About 80 residents in Marlborough's Onamalutu Valley have been given an evacuation briefing this afternoon, as a major fire that has scorched about 500 hectares of land continues to burn.
Fire officials have given the residents an update on the fire and a contingency plan, while firefighters work to contain the blaze.
Radio New Zealand's reporter at the scene of the fire said burned land can be seen at the edges of houses, trees have toppled and firefighters continue to work on hot spots.
National Rural Fire Authority incident controller Rob Hands said about 50 percent of the fire has been contained, and he hopes to make more progress later today.
Mr Hands and other officials this afternoon briefed valley residents, advising them to remove anything that could fuel flames from around their properties as well as preparing a pack should evacuation be necessary.
Police will alert residents if they need to evacuate before gathering at the Onamalutu Domain.
Mr Hands said it was unlikely the fire would spread up the valley, but there is that small potential depending on the weather.
Rural fire force controller in Blenheim, Richie Law, said the fire is nothing like he has ever seen in New Zealand.
"It is heartbreaking, it came very close to a lot of houses yesterday and just the shock of people dealing with the fact their houses were being threatened, it's a sad thing to see."
Mr Law said staff yesterday worked about 15 hours without stopping trying to contain the fire.
The weather earlier today provided a window of opportunity to make progress battling the fire which started on Wednesday night and has burned pine plantations, and threatened several houses.
Crews from throughout the South Island and 12 aircraft were deployed today.
The National Rural Fire Authority said the blaze started on forestry land, owned by Nelson Forest Limited.
It said investigators would begin looking for what started the fire.
A farmer living near the fire, Linda Ryan, was on alert for a wind change that could push it towards her property.
"It could come this way if it flared up again. But we did have rain, I was up at 1 o'clock this morning and there was a good hour and a half downpour of rain.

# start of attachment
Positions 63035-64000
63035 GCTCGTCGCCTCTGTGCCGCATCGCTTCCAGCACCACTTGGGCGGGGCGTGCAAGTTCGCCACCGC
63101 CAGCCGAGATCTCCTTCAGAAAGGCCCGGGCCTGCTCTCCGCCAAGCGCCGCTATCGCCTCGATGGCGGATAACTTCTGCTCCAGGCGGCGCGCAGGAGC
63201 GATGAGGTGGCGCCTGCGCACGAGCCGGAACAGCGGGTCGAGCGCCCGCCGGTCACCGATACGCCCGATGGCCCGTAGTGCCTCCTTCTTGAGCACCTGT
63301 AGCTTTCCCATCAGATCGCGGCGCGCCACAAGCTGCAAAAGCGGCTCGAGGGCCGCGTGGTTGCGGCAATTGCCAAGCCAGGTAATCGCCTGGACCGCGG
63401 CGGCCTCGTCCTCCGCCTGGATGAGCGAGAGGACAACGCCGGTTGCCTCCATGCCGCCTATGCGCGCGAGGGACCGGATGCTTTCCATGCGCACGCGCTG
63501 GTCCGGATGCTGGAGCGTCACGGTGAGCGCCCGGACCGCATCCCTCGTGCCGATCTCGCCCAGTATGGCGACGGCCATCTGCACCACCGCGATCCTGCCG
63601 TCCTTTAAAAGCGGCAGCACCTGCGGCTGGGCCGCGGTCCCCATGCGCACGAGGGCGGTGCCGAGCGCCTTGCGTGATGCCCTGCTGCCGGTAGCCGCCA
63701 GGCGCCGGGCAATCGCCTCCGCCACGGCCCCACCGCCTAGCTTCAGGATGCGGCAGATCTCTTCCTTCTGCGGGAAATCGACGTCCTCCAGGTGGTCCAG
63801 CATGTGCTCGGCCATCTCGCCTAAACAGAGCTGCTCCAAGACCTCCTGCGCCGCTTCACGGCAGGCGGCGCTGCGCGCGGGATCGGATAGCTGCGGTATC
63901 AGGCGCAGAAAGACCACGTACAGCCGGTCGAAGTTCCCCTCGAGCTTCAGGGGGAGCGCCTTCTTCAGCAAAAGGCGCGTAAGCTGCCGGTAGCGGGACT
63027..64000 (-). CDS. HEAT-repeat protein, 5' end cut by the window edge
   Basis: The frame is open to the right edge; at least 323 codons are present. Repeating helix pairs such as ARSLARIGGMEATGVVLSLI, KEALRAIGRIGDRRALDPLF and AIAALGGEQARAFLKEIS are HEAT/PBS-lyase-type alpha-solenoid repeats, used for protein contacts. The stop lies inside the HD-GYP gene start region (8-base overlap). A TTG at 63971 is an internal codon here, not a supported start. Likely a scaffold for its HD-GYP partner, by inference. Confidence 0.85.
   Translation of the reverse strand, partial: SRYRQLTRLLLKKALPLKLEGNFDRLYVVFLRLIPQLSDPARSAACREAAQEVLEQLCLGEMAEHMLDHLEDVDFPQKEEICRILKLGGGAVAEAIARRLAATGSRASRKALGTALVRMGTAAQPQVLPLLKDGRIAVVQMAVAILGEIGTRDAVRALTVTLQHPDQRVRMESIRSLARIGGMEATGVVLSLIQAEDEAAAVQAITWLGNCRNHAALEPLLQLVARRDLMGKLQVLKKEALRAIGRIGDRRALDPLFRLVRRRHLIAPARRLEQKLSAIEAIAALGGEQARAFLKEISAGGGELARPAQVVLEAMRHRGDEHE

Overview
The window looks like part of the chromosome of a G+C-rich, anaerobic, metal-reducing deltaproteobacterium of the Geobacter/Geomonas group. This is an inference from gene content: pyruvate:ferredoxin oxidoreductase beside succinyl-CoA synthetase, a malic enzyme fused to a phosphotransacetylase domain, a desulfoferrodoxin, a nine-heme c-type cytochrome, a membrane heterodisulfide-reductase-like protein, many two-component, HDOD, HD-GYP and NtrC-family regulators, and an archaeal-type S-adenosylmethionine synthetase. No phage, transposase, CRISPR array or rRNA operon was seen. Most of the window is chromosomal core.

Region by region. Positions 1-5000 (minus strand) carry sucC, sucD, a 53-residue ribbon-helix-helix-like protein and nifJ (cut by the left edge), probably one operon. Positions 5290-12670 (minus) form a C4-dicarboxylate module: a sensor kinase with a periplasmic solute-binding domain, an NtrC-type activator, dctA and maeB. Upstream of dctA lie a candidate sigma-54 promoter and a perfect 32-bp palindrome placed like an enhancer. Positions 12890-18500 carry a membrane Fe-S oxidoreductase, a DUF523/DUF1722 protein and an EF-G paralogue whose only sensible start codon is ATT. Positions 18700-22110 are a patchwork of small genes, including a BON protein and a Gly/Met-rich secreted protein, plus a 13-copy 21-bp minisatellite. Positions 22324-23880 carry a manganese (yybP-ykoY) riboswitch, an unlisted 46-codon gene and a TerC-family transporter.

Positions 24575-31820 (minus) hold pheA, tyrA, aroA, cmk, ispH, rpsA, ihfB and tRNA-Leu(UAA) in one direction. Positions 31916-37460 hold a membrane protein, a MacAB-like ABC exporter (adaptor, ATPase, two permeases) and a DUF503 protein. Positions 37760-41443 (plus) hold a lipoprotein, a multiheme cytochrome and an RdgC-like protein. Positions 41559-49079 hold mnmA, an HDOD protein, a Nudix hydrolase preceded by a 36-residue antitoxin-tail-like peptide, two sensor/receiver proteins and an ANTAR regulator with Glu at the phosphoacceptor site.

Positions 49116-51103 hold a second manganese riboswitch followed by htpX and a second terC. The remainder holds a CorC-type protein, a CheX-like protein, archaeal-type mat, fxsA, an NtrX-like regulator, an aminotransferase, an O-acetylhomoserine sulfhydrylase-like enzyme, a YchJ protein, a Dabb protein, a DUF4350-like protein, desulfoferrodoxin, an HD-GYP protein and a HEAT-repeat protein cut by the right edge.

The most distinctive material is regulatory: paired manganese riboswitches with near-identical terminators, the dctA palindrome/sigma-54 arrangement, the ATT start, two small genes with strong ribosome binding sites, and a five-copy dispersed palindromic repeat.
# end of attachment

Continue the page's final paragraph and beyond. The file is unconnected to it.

"It may not be enough to dampen things off completely, but I would say it help more than not help."
Marlborough chief rural fire officer Richard McNamara said the fire was not fully under control yet, but south easterlies and a light shower this morning had given firefighters the opportunity to make progress.
"Yesterday was like trying to fight a fire in a giant microwave. But nature has thrown us a different landscape this morning.
"The south easterly came in, some light showers, and that is going to provide us an opportunity to secure on the gains we made yesterday around homes and properties. And then give us a chance to put a perimeter around this fire by blacking it out."
He said any change of weather could see the fire flare up again. Mr McNamara praised the efforts of the crews.
"We had crowning fires, fires leaping from top to tops of trees. It's some of the most extreme fire behaviour that I have seen and I have fought fires here in Australia and in the US.
"So this was a serious fire. It had serious potential to affect communities, affect families and people."
Mr McNamara said the fire was one of the worst he had seen in his career.
"One thing we have done is kept people safe. And we have kept the loss of houses down to zero.
"Which is a huge win for us, given the fire behaviour that was encountered during the day. It was just something that we could just not contain."
Marlborough resident Ted Maher left his home yesterday morning after waking up to the smell of smoke, but said he was not too worried about his house.
"I've seen this many times before. Ever since I was going to primary school, big fires went across these valleys.
"It was worse then without the grate, because it just ran over both sides of the main road and just took everything in its path."
Mr Maher said the fire has not been that easy on his wife, who had just had a hip operation, but she was coping.
Animals to be rescued
The Marlborough SPCA today worked on removing more animals from the area ravaged by fire.
Manager Kaycee Polkinghome said SPCA staff rescued dogs, sheep and horses yesterday, after some animals were left behind by families who had evacuated.
"They've taken what they can. And there's still cats up there for example that owners haven't been able to find.
"So we have had a quick look, can't locate them. So hopefully they will get out."
Ms Polkinghome said some cattle were also moved by owners, but have no water or grass, so the SCPA would relocate them.
She said the nearby SPCA centre had also been evacuated.
'Worst fire season in a decade'
The Rural National Fire Authority said it was in the middle of its worst fire season for a decade, but hoped to use what was learnt in the field to combat future fires.
Operations manager Gary Lockyer said the authority was looking at its fire-risk reduction strategy.
He said it would be looking at the messages it was delivering, and whether they were targeting the right people and areas.
"Out of this year we will definitely go back and get some analysis, and say well, are we getting the right messages in the right areas.
"Because it is different year by year, some of the causes do vary in terms of, it's human cause, but when you drill down a bit further sometimes there can be different reasons for that so it's not always consistent."
Mr Lockyer said the fires that have raged in the past few weeks were fed by the hot weather, extreme wind events and drier-than-expected vegetation.
Oxford fire extinguished
A fire near the Canterbury town of Oxford has now been put out.
Fire crews have left the scene after flames, fanned by strong winds, tore through 60 hectares of scrub yesterday.